Vacuous, Contrived Nonsense!

Asylum have reached a new low in filmmaking with their “true story” The Bell Witch Haunting, as they try their fumbling hand at a Paranormal Activity gig. I’ve never hidden the fact that I dislike most of their movies, (even Sharknado) but at least you can usually have a bit of a giggle at the mess they make when ripping off more popular fare. They always screw up everything but it’s usually at least watchable dreck. Here, they’ve sort of produced, on the surface, a decent looking movie compared to some of their other efforts, but beyond that, it’s a disaster. This is an insult to anyone who likes horror, the Paranormal Activity franchise (which I unashamedly enjoy) and anyone with even the lowest IQ.

The Bell Witch Haunting
Directed by
Catherine Alter, Drew Cash, Andrew Hellenthal
Release Date
5 November 2013
Ed’s Grade: F+

This is a seriously boring movie with zero redeeming qualities. Well, OK, there is one. Hot chicks, but I could’ve watched porn if that was my only interest in seeing a film. Admittedly, the acting is ever so slightly better in this, than say, Deep Throat but the story just isn’t scary or interesting. The ever camera-carrying characters were mega-annoying but you’d think I’d be used to such things with the amount of horror films I watch and review. Not true. I can still just about enjoy handheld/found-footage films if they’re done properly, but sadly this isn’t one of them and these types of film are wearing pretty damned thin now. Apart from the son, Brandon (Andrew Hellenthal), his sister carries one as she walks about telling the world what clothes she’s gonna try on etc, and even the power-company dude carries one, and he also does a video blog, telling the world how to repair things which was a joke. He’s talking to his camera while wearing protective gloves, touching these bare wires continually until, of course, he gets electrocuted. Surprise effing surprise.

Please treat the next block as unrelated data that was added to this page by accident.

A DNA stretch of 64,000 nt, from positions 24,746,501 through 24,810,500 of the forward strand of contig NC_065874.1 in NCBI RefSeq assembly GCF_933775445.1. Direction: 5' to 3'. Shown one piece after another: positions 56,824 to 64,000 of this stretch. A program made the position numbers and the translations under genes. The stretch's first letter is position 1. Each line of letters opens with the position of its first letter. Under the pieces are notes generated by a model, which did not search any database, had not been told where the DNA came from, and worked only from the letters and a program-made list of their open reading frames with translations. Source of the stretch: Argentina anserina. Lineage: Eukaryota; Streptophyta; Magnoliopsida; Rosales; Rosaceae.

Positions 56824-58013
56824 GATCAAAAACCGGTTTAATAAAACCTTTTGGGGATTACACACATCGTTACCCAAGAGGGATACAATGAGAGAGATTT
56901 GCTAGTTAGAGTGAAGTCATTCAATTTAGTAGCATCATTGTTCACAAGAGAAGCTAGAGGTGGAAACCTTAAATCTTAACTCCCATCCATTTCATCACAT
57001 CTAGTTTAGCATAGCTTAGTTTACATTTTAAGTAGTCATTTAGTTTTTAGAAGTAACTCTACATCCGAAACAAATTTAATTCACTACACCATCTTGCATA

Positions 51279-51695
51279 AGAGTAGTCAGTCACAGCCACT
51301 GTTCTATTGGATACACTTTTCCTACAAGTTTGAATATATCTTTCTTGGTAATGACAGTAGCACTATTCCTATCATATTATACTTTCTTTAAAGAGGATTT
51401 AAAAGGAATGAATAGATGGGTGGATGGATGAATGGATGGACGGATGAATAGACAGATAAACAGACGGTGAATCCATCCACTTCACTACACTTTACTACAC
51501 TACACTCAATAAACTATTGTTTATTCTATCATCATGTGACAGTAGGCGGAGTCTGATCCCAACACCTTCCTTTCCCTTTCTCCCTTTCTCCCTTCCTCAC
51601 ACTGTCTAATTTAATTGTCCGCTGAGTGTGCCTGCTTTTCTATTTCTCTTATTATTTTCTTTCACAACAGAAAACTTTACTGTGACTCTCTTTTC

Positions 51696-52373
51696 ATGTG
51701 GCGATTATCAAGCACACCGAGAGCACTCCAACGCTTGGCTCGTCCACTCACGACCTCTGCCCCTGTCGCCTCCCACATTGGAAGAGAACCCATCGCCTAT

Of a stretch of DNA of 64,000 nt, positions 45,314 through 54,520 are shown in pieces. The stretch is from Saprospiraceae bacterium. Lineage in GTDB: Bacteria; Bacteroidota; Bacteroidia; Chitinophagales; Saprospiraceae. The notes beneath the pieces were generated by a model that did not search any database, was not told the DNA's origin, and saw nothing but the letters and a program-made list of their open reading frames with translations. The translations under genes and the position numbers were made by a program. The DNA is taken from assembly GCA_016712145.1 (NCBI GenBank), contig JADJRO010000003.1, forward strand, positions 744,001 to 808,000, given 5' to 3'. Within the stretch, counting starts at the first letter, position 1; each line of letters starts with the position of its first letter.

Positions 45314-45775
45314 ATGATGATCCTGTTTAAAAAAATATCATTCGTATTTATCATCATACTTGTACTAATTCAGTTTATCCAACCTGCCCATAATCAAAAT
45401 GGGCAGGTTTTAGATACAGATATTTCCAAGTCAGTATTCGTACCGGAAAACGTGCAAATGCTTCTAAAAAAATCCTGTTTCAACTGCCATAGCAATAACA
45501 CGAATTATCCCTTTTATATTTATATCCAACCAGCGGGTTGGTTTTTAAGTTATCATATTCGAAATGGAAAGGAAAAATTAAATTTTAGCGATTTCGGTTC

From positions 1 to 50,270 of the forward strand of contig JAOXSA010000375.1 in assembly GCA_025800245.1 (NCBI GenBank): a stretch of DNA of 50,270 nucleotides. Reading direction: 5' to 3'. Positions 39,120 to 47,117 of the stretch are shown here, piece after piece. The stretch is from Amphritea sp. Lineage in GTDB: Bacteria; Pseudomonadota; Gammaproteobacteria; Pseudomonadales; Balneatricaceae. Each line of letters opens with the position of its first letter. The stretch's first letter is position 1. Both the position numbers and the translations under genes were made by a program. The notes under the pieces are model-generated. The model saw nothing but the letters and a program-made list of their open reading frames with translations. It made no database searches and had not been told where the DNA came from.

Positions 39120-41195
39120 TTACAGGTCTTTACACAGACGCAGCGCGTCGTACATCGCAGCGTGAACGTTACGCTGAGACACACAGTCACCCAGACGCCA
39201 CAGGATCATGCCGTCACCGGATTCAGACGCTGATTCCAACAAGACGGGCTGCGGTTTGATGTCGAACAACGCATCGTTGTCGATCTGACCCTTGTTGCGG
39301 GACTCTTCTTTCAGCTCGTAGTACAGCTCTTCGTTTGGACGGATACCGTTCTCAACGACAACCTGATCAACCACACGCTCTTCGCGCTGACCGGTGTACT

Pervy Brandon hides in his sister’s closet, filming her getting changed, and when she’s screaming in bed with night terrors, good old Brandon runs in with a camera, in time to video her ass. Literally. His father gets hurt, Brandon runs with his camera to film it, I mean, the mind boggles. I know what I would have done with his camera, and it involves bending him over. None of it rang true and was the most unconvincing film I’ve seen in a very long time that had a budget. The bits where we were meant to get a fright were unbelievably obvious and not scary in the slightest, you could see them coming before you even start watching the film.

The camera shake was so annoying at times — it was inconsistent — the dad shouted “we’re not leaving this house!” I don’t know how many times but it was a helluva lot. At the beginning, when the daughter and her friends are jumping up and down on the bed in their underwear, then they’d talk about lesbians, which I’m certain was all about having something juicy to add to the trailer and nothing more. I’m not going to say more, other than the fact that I didn’t like this movie one bit, however, I’ve kindly boosted the grade from ‘F’ to a hugely generous ‘F+’ for having a hot mother and daughter. They got that right at least but it’s sad when your movie only has that to point to.

Review by Ed Blackadder, Special to Influx Magazine